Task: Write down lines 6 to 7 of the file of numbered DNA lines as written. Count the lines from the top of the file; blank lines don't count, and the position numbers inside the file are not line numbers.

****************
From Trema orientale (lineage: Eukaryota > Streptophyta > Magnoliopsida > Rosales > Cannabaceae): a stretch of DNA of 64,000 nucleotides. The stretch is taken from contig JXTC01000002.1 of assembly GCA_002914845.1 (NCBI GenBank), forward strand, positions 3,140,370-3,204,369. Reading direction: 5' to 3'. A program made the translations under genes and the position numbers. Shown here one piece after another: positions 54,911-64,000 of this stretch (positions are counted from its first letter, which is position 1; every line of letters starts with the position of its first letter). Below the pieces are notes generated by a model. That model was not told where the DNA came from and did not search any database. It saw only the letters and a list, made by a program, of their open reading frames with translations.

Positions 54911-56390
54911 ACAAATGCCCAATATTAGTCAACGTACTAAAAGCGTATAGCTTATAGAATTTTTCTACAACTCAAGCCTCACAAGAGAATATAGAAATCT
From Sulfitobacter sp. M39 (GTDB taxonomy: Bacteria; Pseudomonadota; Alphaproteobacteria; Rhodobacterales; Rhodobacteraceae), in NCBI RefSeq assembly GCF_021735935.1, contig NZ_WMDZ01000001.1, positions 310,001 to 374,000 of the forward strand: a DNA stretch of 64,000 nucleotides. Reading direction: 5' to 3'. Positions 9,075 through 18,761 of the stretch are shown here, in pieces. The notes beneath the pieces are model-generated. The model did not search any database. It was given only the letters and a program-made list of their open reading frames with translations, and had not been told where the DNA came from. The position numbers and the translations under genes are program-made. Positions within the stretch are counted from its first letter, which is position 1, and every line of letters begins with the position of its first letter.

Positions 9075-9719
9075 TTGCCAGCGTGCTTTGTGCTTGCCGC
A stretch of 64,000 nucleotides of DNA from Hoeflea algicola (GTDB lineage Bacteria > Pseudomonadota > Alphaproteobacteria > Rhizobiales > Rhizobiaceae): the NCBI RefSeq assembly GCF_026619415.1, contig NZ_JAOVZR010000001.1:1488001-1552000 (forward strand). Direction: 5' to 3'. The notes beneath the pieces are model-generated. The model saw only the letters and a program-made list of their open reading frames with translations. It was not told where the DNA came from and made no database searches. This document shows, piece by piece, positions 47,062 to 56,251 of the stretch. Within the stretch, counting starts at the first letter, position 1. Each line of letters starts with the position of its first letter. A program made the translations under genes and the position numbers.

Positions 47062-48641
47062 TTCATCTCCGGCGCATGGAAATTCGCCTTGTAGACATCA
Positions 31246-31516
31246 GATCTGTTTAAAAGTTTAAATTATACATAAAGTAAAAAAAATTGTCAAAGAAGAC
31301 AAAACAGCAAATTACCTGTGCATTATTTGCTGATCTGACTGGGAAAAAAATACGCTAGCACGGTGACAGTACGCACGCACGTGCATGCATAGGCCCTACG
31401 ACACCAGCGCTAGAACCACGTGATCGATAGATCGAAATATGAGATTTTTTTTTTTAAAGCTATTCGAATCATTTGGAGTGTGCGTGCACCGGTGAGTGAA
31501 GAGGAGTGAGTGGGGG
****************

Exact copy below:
9075 TTGCCAGCGTGCTTTGTGCTTGCCGC
A stretch of 64,000 nucleotides of DNA from Hoeflea algicola (GTDB lineage Bacteria > Pseudomonadota > Alphaproteobacteria > Rhizobiales > Rhizobiaceae): the NCBI RefSeq assembly GCF_026619415.1, contig NZ_JAOVZR010000001.1:1488001-1552000 (forward strand). Direction: 5' to 3'. The notes beneath the pieces are model-generated. The model saw only the letters and a program-made list of their open reading frames with translations. It was not told where the DNA came from and made no database searches. This document shows, piece by piece, positions 47,062 to 56,251 of the stretch. Within the stretch, counting starts at the first letter, position 1. Each line of letters starts with the position of its first letter. A program made the translations under genes and the position numbers.